< Earlier Kibitzing · PAGE 13 OF 13 ·
|Aug-24-11|| ||Bryan14: One of my favorite !|
|Aug-24-11|| ||ketchuplover: Happy Birthday to Herr Andersson :)|
|Aug-24-11|| ||Domdaniel: Grattis till Mister Andersson, som är egentligen inte en herr.|
|Aug-24-11|| ||monopole2313: Nice pairing of Player of the Day and Opening of the Day:
|Aug-24-11|| ||Xeroxx: Player of the day: and it's not even his birthday.|
|Aug-24-11|| ||whiteshark: Många bäckar små, blir en stor å.|
|Aug-24-11|| ||Strongest Force: Ulf would have been right at home in NYC: we had some of the greatest positional players: like Abe Kupchic!|
|Aug-24-11|| ||micartouse: <WiseWizard> I doubt that the answer to your question relates to styles of the players or to positional play in general. It's probably just the boring reason that Karpov was stronger, better trained, and more competitive.|
|Aug-25-11|| ||Albertan: Chess: last of the brilliant Andersson manoeuvres. The positional master notes the seriousness of the situation – then fixes it:
|Aug-25-11|| ||Domdaniel: <WiseWizard> -- I think <micartouse> is right: there's no easy answer. And a *full* response would probably have to begin with something like "Well, once upon a time there was this thing called the Soviet Union, whose citizens played chess and built space rockets in their struggle against capitalism ..."|
<Albertan> Thanks for the Guardian link. For three or four weeks now, chess columnists King and Bennett have been looking at Ulf's games. Highly illuminating stuff -- especially as Danny King is a GM who shows some Andersson influences, and Ronan Bennett is a club player/ expert who admits that Andersson-style positional play is usually beyond him.
|Aug-25-11|| ||Ziggurat: <Grattis till Mister Andersson, som är egentligen inte en herr.>|
(P.S. If I may be a grammar Nazi, the proper word order is <... som egentligen inte är ...>)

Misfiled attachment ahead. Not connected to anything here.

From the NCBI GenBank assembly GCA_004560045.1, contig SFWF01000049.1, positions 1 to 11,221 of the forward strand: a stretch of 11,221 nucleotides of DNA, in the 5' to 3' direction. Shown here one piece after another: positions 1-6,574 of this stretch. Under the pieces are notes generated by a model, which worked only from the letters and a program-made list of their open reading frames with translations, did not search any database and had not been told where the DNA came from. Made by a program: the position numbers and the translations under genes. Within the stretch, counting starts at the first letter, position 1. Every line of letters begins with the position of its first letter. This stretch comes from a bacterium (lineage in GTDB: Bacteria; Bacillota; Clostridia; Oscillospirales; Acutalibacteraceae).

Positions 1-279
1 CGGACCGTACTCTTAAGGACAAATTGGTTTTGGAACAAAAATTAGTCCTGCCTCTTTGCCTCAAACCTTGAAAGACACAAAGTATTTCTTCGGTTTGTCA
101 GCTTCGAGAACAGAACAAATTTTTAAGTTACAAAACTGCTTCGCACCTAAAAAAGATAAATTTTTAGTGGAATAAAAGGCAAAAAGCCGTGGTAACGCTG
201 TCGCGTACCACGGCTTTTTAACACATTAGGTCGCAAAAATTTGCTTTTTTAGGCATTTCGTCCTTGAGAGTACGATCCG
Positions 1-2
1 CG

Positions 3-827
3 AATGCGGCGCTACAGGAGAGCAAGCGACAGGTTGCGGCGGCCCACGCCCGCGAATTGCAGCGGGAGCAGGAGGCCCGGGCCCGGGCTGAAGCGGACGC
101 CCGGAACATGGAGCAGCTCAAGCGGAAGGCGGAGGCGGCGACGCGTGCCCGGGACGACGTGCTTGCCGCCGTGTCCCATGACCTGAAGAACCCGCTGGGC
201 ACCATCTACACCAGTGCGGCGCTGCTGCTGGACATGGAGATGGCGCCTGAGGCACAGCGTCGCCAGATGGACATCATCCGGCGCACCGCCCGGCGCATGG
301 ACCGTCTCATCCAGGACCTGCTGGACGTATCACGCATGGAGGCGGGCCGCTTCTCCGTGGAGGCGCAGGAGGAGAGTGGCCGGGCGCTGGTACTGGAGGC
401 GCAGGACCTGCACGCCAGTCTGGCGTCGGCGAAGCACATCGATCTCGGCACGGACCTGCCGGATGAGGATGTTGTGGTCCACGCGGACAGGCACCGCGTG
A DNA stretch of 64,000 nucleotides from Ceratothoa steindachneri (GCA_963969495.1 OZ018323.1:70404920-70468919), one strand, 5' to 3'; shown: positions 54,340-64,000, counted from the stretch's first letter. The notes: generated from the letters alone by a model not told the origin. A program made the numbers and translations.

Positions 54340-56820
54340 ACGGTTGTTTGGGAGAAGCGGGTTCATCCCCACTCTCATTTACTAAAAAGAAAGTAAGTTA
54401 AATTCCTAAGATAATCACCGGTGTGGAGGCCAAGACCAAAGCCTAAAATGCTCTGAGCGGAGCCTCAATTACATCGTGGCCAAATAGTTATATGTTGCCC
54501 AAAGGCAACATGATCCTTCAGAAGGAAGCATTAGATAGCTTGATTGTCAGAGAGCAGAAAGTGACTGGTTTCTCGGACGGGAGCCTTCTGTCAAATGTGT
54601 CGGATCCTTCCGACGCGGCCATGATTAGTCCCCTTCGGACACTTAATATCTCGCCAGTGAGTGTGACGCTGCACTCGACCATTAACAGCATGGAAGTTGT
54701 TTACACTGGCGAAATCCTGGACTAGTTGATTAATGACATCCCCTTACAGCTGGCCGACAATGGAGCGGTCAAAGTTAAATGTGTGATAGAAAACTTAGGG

|Aug-27-11|| ||Domdaniel: <Zig> I thought, perhaps wrongly, that 'herr' sounded too, well, Teutonic (and lordly). Of course your word order is better. To use a word feared by non-grammar-Nazis (grammar non-Nazis?) it may even be *correct*.|
How about 'Doctor Andersson'? He's probably got an honorary doctorate at least - and if not it can still be used as an honorific, Italian-style.
|Feb-13-12|| ||Fusilli: <Domdaniel> ... <and if not it can still be used as an honorific, Italian-style.>|
What do you mean? Do Italians use the title without regard for proper credentials?
|Feb-24-12|| ||wordfunph: Ulf's love story..
<The following story of how Ulf met his wife is, I am certain, slightly exaggerated. He was playing in Cuba. At the end of the tournament, they were going back to the hotel by bus. "Why didn't you ever speak to that girl who sat looking at your games all the time?" somebody asked. "Stop the bus!" Ulf cried. He got off, married the girl and wasn't seen again in Europe for a year.>
Source: Phillips & Drew Kings Chess Tournament London 1980 by Bill Hartston & Stewart Reuben
|Feb-24-12|| ||King Death: As far as I know Andersson was a trainer in Cuba for a year back about 1975 or 76 and that's when he met and married his wife.|
|Feb-24-12|| ||whiteshark: Is there an Open in the next time?|
|Feb-24-12|| ||Ziggurat: <Dom> Oops, hadn't visited this page in a while. "Herr" ("mister") sounds quite formal, like pre-1960s Swedish, so you are right, in a way. But it's not *formally* wrong.|
|Feb-24-12|| ||Birthday Boy: Nice share <wordfunph> :)|
|Apr-25-12|| ||Llawdogg: That's a hilarious love story!|
|Jun-27-12|| ||brankat: Happy Birthday GM Andersson!|
|Jun-27-12|| ||LoveThatJoker: Happy 61st Birthday, GM Andersson!
|Jun-27-12|| ||waustad: 61, the prime of life!|
|Aug-10-12|| ||Cemoblanca: Mr. Andersson is a very calm guy. As they say: "We must look at the circumstances and not be too hasty." Here is a very fine example >>> http://www.youtube.com/watch?v=BEso...|
0:34 - A film clip tells more than 1000 words! :0) That's the way he is: Anders(son). Anders (German) = Different ;0)
|Aug-10-12|| ||Cemoblanca: <wordfunph> P.S. :D :D :D|
|Aug-10-12|| ||Cemoblanca: ULF ANDERSSON: “When you put your heart in something and when it does not go how you wish, then you suffer.”|
< Earlier Kibitzing · PAGE 13 OF 13 ·